It fills me up.Me, in conversation with my therapist.
I wasn’t describing binge eating, a habit that developed in my late teens. Going on 68, I continue to examine the drive which stands in shocking contrast to all my healthy behaviors like a lifetime membership in Weight Watchers and a daily exercise regime which helped me recover from a near-fatal illness in 2019.
Binge eating feels driven by emotional desperation. I need. I need. Feed me. Feed me. Although the subsequent gorging on carbohydrates follows as if the only possible response, I end up feeling stuffed without feeling satisfied.
Binge eating doesn’t fill me.
But meditation does.
Meditation calms the beast
Twice daily, I stop, step away from whatever I’m doing, go outdoors to a chair in our garden, and sit for 20-30 minutes.
When I do this, I re-calibrate my thermostat from “I’m too busy to sit down” to “I’m just here, breathing.” It has worked wonders in reducing stress-induced eating which otherwise can sabotage a day, a weekend, or an entire week.
So, how have I managed to make this change? There are a few key steps that have helped.
Put it on your calendar
When I worked in an office, I learned that scheduling time on my calendar for my midday workouts kept that hour free from meetings. I recall the conversation that made the point, when a colleague said that she needed to see me at a certain time but saw that I had a meeting on my calendar. I almost said, “Oh, that’s just my workout.” But I kept my mouth shut, and of course we found another time to meet. And I got my workout in.
Today, I schedule my meditation breaks at 11 and 4, and they are announced by an alarm on my iPhone/Apple Watch/iPad. I have the luxury of being home most of the time, and simply walk out to my meditation chair.
I’m off the clockMe, to my husband, and also to myself
Link to another good habit
All of us connect things in our daily schedule: creating the to-do list after breakfast; walking the dog before doing the dishes (and with any luck someone else has done them when you get home!); the step-down behaviors—chamomile tea, calm music, reading in bed— that lead our body to sleep. The experts call it habit stacking.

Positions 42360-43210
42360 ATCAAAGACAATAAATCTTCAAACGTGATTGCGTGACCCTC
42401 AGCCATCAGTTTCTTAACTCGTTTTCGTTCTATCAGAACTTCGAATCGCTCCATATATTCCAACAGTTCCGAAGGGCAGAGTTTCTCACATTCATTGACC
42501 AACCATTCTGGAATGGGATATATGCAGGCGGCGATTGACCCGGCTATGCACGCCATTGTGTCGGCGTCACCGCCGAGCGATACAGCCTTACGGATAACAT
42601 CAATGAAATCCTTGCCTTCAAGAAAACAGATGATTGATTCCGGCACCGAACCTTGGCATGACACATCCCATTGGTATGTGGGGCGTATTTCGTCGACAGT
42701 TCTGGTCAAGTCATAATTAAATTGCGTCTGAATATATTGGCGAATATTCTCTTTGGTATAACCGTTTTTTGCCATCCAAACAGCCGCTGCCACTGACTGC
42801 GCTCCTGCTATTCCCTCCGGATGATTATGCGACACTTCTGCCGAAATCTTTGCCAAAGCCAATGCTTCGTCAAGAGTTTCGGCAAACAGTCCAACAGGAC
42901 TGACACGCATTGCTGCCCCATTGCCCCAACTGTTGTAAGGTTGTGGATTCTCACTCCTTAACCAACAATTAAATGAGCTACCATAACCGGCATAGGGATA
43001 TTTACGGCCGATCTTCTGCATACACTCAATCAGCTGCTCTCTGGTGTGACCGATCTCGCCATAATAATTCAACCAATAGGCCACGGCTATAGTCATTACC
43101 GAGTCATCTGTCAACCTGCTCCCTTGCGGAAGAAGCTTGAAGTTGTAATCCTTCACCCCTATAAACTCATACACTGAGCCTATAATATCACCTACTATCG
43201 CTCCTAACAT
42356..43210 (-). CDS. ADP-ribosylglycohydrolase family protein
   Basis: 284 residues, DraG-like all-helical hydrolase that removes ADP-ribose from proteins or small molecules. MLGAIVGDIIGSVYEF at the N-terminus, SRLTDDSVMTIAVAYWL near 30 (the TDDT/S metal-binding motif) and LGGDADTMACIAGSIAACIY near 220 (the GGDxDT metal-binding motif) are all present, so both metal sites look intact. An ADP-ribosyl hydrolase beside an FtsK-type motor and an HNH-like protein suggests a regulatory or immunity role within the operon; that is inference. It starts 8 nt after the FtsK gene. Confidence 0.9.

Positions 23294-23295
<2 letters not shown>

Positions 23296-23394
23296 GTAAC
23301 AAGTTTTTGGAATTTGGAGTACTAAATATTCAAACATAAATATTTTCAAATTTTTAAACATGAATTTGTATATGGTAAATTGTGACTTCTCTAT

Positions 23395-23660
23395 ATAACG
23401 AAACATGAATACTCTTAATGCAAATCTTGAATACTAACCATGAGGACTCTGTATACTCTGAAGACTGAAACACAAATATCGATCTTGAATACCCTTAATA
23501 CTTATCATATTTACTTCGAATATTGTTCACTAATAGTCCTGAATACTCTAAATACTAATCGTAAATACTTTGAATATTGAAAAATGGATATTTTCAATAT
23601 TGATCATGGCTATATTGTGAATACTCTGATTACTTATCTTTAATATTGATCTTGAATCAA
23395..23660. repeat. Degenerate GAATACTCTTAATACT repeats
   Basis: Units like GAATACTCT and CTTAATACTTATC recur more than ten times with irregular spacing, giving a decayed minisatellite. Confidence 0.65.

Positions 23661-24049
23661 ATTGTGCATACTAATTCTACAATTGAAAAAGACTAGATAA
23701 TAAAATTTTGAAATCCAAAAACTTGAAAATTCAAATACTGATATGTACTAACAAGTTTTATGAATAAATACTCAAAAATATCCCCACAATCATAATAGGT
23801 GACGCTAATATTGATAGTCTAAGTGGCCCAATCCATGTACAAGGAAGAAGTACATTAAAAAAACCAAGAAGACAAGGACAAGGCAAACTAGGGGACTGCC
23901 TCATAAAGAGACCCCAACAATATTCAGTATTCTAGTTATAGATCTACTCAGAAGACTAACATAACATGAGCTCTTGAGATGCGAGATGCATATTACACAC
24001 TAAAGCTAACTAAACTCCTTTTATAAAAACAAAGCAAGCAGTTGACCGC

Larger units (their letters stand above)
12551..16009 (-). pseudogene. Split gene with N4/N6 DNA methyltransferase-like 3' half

The best way to form a new habit is to tie it to an existing habit.Tara Parker-Pope, New York Times
I already have two events scheduled for late morning:
- My morning snack, mapped out on my Weight Watchers app as I finish my morning coffee; and,
- My second pelvic floor exercises of the day, a process I began as I recovered from my long hospitalization in 2019.
So, when my Easy Kegel notification goes off at 11, I take my iPhone and a piece of fruit and head out to my meditation spot. My 2 minute exercise on the app brings my focus inward, I eat my snack mindfully, and then it’s eyes closed, seeking peace.
Engage the mind
It took a while to relax into nothingness, and I am not always successful at staying in the zone once I find it. Structure helped.
When I began this practice, I needed to engage my mind, to distract me from being distracted. This 54321 sensory exercise pulled me into the present.
This exercise evolved. Some days, I counted how many shades of green I could see, or how many different types of bird calls I could hear. Eventually, I noticed myself settling in for brief periods of just being there. And one day I noticed I was no longer counting, only being.
Practice, practice, practice
Here’s the hard part. You actually have to do this. The more you do it, the more you realize how much you need to do this.
Some days, it’s easier. Some days, not so much. Some days, you forget. The next day, you get it back on the schedule.
Because for me, meditation fills me up, way more than a box of carbs.